IBRC sold loan book for under internal value

Lone Star paid 60-65 cent in euro when bank’s own original estmate was 74 cent

Connaught House on Burlington Road where the offices of the Irish Bank Resolution Corporation (IBRC) formerly Anglo Irish Bank were located. Photo: Alan Betson/The Irish Times

Connaught House on Burlington Road where the offices of the Irish Bank Resolution Corporation (IBRC) formerly Anglo Irish Bank were located. Photo: Alan Betson/The Irish Times

 

IBRC, the former Anglo Irish Bank, internally valued its UK loan portfolio at between €883 million and €568 million more than it was sold for last week to Lone Star, an international fund.

At a meeting in December 2012, the Department of Finance was given a valuation of this book at 74 cent in the euro as part of a strategic review of the bank two months before the State overnight put it into liquidation.

This compared with the 60-65 cent Lone Star actually paid for IBRC’s loan book. The loan book acquired by Lone Star had a face value of €6.3 billion (£5.2 billion).

An important distinction between the two valuations is that IBRC’s former management and board valued its loan book on the basis of a multi-year workout.


Taxpayer protection
By working longer with borrowers, the bank’s former management and board felt they would return more to the taxpayer by, for example, using profits to pay down debt as well as waiting longer for European banking to normalise so clients could refinance.

Lone Star, however, made its bid for the book upfront, so it had to factor in the risk of unwinding a complex portfolio of 300 borrower connections with 1,300 individual loans relating to 1,500 assets.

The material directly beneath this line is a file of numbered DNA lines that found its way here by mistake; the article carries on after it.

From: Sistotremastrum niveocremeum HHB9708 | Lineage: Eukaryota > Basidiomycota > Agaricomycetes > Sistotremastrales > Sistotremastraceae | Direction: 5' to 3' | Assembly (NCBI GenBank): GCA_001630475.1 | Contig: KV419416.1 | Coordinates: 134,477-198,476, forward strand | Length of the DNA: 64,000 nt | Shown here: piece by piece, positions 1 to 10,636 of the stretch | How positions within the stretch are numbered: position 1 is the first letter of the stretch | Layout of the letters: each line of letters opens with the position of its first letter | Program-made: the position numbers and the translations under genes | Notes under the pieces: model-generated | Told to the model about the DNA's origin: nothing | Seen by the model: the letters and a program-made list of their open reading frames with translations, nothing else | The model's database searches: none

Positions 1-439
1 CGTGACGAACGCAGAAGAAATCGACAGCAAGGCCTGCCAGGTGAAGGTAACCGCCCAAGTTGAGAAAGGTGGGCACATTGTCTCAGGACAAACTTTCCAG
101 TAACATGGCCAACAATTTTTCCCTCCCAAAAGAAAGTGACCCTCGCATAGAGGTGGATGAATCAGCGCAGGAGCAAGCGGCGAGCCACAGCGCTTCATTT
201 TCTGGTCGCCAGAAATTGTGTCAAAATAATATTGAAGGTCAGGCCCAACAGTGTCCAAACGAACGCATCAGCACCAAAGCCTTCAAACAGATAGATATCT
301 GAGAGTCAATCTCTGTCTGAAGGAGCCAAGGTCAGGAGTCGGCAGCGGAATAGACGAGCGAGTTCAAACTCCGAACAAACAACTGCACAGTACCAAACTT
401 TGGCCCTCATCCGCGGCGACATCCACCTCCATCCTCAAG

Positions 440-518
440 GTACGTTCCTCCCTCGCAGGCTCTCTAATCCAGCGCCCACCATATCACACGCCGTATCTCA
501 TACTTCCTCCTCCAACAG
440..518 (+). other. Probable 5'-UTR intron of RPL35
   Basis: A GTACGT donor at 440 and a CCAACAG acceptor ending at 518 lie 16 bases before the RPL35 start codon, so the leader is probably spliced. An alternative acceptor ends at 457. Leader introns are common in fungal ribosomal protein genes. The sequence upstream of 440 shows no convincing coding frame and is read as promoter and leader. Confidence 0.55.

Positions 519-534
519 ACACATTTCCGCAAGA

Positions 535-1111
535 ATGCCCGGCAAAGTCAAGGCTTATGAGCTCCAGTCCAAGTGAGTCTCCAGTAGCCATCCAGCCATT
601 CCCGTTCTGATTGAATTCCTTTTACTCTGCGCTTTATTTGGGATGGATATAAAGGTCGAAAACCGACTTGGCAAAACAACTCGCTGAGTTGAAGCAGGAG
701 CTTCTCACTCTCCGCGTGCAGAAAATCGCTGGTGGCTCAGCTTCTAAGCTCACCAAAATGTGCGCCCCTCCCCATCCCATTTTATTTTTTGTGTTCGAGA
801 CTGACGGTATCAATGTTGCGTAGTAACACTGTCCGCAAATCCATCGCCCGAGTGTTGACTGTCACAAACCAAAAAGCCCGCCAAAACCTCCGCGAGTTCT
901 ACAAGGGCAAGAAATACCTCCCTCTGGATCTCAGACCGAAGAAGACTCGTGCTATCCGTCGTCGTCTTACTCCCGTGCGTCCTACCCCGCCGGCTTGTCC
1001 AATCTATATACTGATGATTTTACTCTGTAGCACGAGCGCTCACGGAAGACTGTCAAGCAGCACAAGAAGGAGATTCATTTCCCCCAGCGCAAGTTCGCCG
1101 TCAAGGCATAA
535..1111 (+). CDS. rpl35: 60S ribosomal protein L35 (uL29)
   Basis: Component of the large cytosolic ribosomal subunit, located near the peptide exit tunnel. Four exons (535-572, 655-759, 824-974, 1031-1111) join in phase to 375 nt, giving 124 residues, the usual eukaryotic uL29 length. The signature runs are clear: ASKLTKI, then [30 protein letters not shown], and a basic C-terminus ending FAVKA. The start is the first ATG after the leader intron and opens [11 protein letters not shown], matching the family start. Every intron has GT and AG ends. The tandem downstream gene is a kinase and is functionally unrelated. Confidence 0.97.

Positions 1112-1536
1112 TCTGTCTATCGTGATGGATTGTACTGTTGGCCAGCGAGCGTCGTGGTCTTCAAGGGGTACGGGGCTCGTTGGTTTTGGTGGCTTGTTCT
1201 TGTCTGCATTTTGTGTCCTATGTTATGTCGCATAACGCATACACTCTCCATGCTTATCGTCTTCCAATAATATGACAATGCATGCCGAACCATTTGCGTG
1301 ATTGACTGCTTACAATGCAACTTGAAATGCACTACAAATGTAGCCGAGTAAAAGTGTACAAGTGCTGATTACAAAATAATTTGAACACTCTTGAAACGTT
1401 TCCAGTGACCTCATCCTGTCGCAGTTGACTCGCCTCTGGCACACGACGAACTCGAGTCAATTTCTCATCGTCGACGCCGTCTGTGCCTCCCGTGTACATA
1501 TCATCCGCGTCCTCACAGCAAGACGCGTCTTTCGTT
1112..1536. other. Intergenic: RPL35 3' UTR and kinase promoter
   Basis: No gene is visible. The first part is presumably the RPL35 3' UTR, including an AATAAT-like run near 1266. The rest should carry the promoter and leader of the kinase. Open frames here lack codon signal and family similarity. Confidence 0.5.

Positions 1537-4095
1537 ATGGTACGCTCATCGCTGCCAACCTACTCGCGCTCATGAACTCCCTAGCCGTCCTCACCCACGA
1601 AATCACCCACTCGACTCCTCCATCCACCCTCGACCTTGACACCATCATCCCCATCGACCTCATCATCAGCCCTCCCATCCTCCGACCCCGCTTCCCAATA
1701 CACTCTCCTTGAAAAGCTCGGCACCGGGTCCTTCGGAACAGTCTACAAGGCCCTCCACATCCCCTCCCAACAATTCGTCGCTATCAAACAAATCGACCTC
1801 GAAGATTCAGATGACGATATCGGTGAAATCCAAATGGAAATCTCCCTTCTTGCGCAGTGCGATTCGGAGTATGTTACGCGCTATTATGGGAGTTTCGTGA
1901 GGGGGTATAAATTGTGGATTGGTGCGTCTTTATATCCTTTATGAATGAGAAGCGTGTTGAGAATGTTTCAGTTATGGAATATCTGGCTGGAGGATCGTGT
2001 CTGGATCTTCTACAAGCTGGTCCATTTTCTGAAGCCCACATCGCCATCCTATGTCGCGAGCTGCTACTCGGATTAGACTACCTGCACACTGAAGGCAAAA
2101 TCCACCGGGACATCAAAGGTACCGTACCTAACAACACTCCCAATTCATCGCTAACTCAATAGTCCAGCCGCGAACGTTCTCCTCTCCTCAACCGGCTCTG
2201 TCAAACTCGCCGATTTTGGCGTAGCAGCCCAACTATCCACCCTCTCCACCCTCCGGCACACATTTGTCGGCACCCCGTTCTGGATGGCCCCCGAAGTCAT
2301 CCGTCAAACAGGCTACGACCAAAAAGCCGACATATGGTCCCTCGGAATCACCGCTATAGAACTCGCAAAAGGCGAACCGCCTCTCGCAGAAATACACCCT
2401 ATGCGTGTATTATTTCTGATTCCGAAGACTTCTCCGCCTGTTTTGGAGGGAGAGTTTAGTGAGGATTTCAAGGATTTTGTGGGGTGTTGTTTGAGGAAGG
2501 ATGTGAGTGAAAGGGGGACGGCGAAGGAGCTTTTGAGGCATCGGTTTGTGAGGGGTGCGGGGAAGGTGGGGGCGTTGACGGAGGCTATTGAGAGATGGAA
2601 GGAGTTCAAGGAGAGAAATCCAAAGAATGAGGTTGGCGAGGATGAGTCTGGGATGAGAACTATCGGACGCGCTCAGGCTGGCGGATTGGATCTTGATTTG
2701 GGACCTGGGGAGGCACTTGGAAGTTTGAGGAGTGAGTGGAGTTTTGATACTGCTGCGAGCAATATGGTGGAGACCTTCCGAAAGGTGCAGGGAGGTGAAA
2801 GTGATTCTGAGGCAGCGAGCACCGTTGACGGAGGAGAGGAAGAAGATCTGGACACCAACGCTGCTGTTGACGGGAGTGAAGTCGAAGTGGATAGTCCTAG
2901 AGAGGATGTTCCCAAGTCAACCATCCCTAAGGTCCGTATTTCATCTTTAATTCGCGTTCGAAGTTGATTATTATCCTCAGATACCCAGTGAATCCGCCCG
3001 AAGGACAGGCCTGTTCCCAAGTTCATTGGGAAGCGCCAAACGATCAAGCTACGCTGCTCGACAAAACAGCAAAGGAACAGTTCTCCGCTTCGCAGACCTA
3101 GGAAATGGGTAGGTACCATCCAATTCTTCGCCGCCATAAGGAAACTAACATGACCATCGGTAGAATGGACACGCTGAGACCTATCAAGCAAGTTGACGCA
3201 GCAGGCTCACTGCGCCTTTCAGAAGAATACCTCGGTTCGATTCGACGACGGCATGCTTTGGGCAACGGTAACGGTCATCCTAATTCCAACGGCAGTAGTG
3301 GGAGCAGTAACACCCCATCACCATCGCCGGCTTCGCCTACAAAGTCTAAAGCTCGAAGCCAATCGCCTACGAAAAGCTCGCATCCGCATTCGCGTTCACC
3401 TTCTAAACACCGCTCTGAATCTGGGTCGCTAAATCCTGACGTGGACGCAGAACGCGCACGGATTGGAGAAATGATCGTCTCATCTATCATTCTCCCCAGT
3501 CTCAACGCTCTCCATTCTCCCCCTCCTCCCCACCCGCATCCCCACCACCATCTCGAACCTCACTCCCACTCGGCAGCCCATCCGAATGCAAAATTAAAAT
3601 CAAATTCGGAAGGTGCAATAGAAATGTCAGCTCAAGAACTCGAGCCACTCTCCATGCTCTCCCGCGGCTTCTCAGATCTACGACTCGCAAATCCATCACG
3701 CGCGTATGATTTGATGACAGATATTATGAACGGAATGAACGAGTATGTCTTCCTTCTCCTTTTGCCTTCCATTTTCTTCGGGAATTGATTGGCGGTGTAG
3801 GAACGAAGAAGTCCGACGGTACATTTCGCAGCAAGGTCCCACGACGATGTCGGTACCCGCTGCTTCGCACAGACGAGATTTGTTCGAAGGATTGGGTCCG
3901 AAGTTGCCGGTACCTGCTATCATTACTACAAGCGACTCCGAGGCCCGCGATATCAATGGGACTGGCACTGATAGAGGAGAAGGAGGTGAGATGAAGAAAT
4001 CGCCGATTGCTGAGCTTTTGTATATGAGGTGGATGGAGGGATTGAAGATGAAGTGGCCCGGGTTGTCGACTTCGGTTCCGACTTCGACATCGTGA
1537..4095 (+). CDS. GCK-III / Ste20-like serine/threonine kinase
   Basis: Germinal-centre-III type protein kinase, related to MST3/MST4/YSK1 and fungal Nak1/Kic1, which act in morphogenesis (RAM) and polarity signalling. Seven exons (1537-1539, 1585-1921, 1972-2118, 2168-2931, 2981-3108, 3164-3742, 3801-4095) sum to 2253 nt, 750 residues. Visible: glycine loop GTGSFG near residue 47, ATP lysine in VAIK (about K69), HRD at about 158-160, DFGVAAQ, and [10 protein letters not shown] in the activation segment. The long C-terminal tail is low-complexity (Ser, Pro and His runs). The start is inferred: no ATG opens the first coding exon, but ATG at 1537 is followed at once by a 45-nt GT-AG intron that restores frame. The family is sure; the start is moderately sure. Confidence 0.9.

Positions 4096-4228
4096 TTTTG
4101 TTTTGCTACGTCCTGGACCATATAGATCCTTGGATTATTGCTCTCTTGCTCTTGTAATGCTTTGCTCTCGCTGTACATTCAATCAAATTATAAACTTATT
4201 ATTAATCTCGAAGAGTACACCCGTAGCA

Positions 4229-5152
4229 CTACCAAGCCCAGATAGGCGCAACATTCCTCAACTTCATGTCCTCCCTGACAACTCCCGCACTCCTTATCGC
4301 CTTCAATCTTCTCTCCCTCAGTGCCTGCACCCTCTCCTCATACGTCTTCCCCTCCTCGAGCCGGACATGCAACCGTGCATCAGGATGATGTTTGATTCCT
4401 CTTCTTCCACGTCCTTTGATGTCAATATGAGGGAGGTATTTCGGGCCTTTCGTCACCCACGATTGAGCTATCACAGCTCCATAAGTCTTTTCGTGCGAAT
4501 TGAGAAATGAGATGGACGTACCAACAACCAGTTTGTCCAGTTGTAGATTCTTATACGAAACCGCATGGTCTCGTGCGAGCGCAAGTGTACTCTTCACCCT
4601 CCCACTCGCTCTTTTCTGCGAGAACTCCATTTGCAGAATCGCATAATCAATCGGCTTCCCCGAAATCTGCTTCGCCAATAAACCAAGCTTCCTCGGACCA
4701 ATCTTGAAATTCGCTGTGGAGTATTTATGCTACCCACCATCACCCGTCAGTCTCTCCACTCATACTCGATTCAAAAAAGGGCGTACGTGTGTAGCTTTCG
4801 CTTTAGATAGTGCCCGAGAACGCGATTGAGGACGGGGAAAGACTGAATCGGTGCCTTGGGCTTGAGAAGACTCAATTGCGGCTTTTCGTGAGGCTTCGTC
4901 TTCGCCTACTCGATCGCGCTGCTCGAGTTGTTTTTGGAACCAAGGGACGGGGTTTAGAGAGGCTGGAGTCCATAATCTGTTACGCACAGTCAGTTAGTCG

Risks such as interest rates, borrower behaviour and movements in market sentiment weighed on the price any private equity fund would be prepared to pay for a loan portfolio of such scale.

Hudson Advisors Ireland, which manages loans on behalf of Lone Star, is reported to have hired a number of former senior Anglo bankers familiar with its loan book to help reduce this risk.

These include Eddie Byrne, Anglo’s former head of lending in North America; and Paul Roddy, senior manager of specialised asset management.


Projects Rock and Salt
Lone Star acquired the vast bulk of IBRC’s UK loan book which the bank’s liquidator, KPMG, had grouped under the names of project Rock and Salt.

Among the loans Lone Star acquired are those related to Dragons’ Den star Duncan Bannatyne’s health chain Bannatyne Fitness and two large British hotel groups – Somerston Hotels and Puma Hotels.

A loan secured against the Stadium of Light, the football ground of Premier League team Sunderland, owned by Ellis Short, the former managing director of Lone Star’s Asia Pacific business, is also believed to be part of the portfolio.

Finance to Lone Star was provided by Citi, RBC and Wells Fargo.